Two academics from the Centre for Brexit Studies at Birmingham City University have published a book focusing on the regional success after Brexit and why there is such a need for new measures.
Titled ‘‘Regional Success After Brexit: The Need for New Measures’, the book has been written and edited by Centre for Brexit Studies Director Professor Alex de Ruyter and Researcher David Hearne, as part of Emerald Publishing’s Brexit Studies Series, which is bringing together a wide range of the Centre’s academics.
‘Regional Success After Brexit: The Need for New Measures’ includes chapters focused on real living standards, real labour productivity and defining the problem. You can take a look at the first sneak peek here. Scroll down for another sneak peek at the book…
Your sneak peek…
The Brexit vote has shone a harsh light on something that academics and practitioners have known for years: regional differences matter. In the West Midlands, almost 60% of votes were to leave the EU. In London, almost 60% of votes were to remain. Indeed, some have argued that the vote should be seen as the ‘revenge of places that don’t matter’ (RodríguezPose, 2018). This has occurred in spite of the fact that EU structural funding has been concentrated in many of these regions and that a number of them are particularly exposed to EU trade (Los, McCann, Springford, & Thissen, 2017).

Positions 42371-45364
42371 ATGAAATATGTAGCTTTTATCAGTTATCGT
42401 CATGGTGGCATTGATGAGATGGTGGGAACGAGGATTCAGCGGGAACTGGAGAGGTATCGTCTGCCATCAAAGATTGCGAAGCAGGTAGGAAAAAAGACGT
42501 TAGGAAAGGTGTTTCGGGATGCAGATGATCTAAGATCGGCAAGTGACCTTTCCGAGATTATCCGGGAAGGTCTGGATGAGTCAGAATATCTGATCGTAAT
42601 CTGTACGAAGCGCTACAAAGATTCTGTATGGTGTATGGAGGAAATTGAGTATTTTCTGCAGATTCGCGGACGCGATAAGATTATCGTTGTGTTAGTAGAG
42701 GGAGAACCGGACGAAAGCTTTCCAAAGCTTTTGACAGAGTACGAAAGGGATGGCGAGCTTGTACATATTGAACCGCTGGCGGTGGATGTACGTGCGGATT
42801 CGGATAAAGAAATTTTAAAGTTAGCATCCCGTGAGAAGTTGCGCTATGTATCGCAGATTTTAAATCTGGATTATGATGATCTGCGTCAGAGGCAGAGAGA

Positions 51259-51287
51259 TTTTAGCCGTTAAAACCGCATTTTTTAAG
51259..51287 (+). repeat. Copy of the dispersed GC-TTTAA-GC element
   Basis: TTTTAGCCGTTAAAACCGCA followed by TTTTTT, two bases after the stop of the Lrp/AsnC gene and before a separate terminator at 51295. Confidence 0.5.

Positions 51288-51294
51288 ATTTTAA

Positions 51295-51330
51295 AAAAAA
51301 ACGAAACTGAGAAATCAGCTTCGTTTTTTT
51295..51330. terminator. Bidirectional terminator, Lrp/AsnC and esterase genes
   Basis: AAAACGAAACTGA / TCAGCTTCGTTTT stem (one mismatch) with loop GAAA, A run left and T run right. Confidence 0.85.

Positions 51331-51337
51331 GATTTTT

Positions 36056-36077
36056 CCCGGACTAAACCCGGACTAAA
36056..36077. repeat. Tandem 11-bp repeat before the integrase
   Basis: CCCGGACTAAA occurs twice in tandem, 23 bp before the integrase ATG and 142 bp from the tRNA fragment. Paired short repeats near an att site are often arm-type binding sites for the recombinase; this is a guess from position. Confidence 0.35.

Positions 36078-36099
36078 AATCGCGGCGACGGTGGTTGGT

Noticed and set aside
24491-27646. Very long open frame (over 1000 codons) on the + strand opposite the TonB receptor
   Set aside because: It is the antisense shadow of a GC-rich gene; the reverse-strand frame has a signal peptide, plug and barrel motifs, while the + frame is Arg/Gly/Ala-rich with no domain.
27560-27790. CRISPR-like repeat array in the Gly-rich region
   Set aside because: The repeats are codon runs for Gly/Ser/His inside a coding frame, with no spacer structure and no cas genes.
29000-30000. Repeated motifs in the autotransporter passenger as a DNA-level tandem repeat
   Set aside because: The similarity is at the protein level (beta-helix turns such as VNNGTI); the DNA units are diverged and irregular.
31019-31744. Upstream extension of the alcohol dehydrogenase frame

One of the most interesting findings from our recent ‘Brexit Roadshow’ has been a pervasive sense of inequity and abandonment across a diverse range of communities. Comments such as ‘they [London] get everything’ (De Ruyter, Hearne, Guy, Semmens-Wheeler, & Goodwin, Forthcoming) and ‘nobody cares’ alongside disparaging remarks about the local area (De Ruyter et al., Forthcoming) illustrate communities that often seethe with resentment at perceived iniquities in the allocation of services.
Certainly, the extent of spatial inequality within the UK across some measures is striking (McCann, 2016). A man born in Blackpool can expect a lifespan shorter than his Albanian equivalent (Office for National Statistics (ONS), 2016a; World Health Organisation, 2016). A woman born in Kensington, in contrast, can expect to live past her 86th birthday, rivalling Japan for the world’s longest life expectancy.